For 20 years, Line van Nieuwstadt has blended work and family, and life in and outside the university. She’s now teaching her students how to do the same.
Line van Nieuwstadt’s brightly lit office overlooking the College of Engineering and Computer Science’s high bay lab is a place where students have come to expect conversations that stretch beyond their current troubles with Calc 3.
Van Nieuwstadt is, of course, happy to help with those if that’s what they’ve arrived for. Even then, her academic coaching is likely to be peppered with hard-won wisdom on a variety of other topics.
Like, her thoughts on why her students should take a run at the GRE early and completely cold, just to see where they stand—accompanied, she would suggest, by enough chocolate to take the edge off the potentially life-altering exam. Or, some general counsel on balancing career with raising a family—featuring anecdotes of how she, more than once, successfully navigated her rigorous NASA design reviews with her pre-K kids munching Cheerios in the corner. Or, questions that push her many first-generation college students to think about the subtle ways their educational journeys will transform their lives.
“When you’re third- or fourth-generation and your family is sprinkled with lawyers and physicians and Ph.D.s, you know that landscape, even if you don’t know all the details of that path,” van Nieuwstadt said. “If you’re first-generation, education is a means to an end. But have you really thought about what that end is? And are you ready for the fact that as soon as you get your degree, you will face a cultural gap between you and the rest of your family? There are a lot of expectations and burdens that come with that.”
Her colleagues often joke that she should become a social worker. Those instincts, she said, trace back to her parents: Two understanding California pharmacists who wanted her to follow in their footsteps and instead got a daughter who dreamed of launching rockets and loved to sing.
“I actually had them sign a waiver so I wouldn’t have to take biology because it conflicted with the choir schedule,” van Nieuwstadt said. “I was stubborn about it, but my parents trusted me.”
Needless to say, the vision for pharmacy died with the disinterest in biology. But the dream of launching rockets stuck, although the path of how to get there wasn’t always clear.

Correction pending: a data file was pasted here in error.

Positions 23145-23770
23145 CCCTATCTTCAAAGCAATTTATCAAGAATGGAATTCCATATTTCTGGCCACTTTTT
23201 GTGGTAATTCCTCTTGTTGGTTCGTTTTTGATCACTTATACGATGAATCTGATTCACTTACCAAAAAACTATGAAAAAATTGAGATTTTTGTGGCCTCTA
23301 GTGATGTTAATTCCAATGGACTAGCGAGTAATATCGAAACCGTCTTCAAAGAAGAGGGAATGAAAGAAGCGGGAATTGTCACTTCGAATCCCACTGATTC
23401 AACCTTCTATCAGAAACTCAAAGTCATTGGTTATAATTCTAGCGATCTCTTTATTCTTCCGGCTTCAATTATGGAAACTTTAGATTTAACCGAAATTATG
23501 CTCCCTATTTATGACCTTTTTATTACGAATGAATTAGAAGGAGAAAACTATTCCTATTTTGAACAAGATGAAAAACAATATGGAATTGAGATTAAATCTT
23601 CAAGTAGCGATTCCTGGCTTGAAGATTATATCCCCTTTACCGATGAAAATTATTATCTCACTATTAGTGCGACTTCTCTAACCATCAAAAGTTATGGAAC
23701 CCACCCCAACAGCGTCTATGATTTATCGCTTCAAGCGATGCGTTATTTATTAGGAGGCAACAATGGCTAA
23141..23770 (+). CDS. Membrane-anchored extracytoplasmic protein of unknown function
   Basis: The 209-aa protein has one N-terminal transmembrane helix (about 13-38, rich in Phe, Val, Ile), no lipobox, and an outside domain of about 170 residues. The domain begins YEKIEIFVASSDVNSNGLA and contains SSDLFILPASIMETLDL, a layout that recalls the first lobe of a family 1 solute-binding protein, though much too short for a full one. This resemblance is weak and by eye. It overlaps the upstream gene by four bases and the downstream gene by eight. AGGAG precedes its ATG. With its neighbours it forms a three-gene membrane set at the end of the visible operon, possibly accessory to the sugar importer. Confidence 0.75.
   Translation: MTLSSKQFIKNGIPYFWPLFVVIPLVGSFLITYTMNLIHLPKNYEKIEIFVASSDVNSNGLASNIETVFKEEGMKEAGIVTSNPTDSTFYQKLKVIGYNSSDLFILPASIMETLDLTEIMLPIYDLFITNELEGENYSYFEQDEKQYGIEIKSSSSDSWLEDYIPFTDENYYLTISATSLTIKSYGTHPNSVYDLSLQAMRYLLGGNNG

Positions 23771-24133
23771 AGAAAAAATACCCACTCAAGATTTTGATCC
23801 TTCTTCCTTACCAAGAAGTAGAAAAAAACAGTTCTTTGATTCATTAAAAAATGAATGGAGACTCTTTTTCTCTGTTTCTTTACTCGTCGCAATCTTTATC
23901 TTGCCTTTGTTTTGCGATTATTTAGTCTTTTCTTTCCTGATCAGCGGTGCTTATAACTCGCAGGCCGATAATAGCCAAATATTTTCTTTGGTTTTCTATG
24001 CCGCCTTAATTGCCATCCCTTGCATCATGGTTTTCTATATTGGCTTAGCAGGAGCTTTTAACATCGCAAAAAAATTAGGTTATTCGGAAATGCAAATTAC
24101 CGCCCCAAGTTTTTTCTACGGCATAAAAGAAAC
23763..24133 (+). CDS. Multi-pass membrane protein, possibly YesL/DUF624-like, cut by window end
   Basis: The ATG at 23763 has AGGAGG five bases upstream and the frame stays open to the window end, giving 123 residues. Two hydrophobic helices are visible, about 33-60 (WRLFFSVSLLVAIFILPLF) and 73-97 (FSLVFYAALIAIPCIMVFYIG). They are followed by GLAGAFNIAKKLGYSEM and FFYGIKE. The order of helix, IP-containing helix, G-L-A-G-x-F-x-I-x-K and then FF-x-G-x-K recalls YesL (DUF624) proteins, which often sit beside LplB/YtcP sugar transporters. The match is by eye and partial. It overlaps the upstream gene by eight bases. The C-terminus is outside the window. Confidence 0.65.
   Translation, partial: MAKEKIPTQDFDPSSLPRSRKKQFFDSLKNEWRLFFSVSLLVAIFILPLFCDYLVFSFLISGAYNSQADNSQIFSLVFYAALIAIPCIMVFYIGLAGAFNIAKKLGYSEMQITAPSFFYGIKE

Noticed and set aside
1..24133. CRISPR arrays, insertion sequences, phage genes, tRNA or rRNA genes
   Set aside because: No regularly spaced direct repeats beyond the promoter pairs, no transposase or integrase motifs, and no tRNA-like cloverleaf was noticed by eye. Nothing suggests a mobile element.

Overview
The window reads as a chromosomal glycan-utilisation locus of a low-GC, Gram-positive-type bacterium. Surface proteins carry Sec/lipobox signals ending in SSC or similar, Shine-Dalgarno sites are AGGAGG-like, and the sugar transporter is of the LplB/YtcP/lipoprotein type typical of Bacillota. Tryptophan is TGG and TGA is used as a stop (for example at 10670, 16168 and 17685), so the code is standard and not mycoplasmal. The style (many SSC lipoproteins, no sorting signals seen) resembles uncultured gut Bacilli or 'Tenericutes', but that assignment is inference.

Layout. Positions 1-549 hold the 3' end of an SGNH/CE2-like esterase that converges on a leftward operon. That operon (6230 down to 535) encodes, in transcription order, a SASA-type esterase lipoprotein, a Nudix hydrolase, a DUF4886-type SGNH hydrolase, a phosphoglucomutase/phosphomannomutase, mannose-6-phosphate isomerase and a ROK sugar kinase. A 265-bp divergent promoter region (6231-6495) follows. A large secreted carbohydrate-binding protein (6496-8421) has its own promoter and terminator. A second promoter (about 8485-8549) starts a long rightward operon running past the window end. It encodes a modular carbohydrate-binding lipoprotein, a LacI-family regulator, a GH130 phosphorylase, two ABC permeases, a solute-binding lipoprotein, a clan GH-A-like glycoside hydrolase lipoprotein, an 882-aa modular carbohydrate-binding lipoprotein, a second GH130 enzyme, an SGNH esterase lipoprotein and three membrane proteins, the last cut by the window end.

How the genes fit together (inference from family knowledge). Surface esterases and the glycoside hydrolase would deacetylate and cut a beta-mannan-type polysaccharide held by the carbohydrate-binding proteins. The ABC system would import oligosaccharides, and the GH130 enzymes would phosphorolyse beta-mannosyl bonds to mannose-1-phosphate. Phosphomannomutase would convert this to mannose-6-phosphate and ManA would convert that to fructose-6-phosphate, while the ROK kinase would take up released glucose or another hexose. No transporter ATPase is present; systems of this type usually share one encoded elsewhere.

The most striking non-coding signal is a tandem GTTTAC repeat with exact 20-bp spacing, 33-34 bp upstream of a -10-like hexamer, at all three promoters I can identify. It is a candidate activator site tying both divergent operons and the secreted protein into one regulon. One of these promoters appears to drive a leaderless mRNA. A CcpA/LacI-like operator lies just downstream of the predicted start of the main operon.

Despite being at the top of her high school class, van Nieuwstadt was twice declined admission to UC-Berkeley's College of Engineering. After that, she enrolled at nearby Cal Poly Pomona, a school she said was not unlike UM-Dearborn, where many students, as she did, lived at home and commuted to school. She chipped away at her studies and landed an internship at Hewlett Packard during her sophomore year that helped her reimagine her future.
“I spent two summers there, and I got exposed to engineers who had graduated from MIT and Stanford and other top-tier engineering schools,” she said. “So I learned a lot from them about what I needed to do if I wanted to be an engineer. The promise I made to myself was that I would go to the highest-ranked engineering school that accepted me.”
That ended up being Cornell, where van Nieuwstadt said she had a “humbling” tenure as a master’s student. She was consistently second or third from the bottom in most of her classes, despite having a 3.8 GPA. “I just didn’t have the proper preparation. When you develop curriculum, you have to prepare students properly for the next phase. And I wasn’t ready.”
That experience is still a big part of what shapes her approach with her students. Thorough academic preparation is part of that. But she also specializes in a brand of mentoring she is perhaps uniquely qualified to offer.
Since 2014, her official position at the university has been “professor of engineering practice,” a singular title which nods to a resume balanced with both academic and public and private sector engineering experience. Early on, that included being one of only a few women on the team that launched NASA’s Sojourner Mars Rover; later, it was in research positions at Michigan Tech and UM-Ann Arbor. The hope is that her experience living in both worlds can provide students a lesson that’s sometimes hard to teach: A clear picture of just what’s going to be demanded of them “in the span of one second where you’re handed a degree and expected to start working.”
For example, as adviser to her college’s competition teams, where students design and build everything from rockets to electric cars to autonomous snowplows, she instituted a “pitching” system similar to one you might find in the corporate world.
“At the beginning of the school year, I give all 11 teams an hour of the dean’s time,” van Nieuwstadt said. “If they want to pitch a $5,000 project, they have three minutes. If it’s $30,000, it’s seven minutes. And I sit there with a timer, and when your time is up, it’s up. In the business world, time is money. I want them to understand the expectations.”
Van Nieuwstadt has even been known to use herself as a teaching case. Now that her kids are in high school, she’s moonlighting for NASA again (right now she’s working on hurricane monitoring spacecraft) and dragging her students in to observe her grueling design reviews. As it was with her own children back in the day, the expectation is that they sit in the corner and try not to make too much noise.
“When they see me getting grilled, then they really understand,” van Nieuwstadt said. “One of my students told me, ‘Now I don’t feel so bad when you’re pushing us so hard.’ They see that it’s nothing personal. It’s strictly engineering.”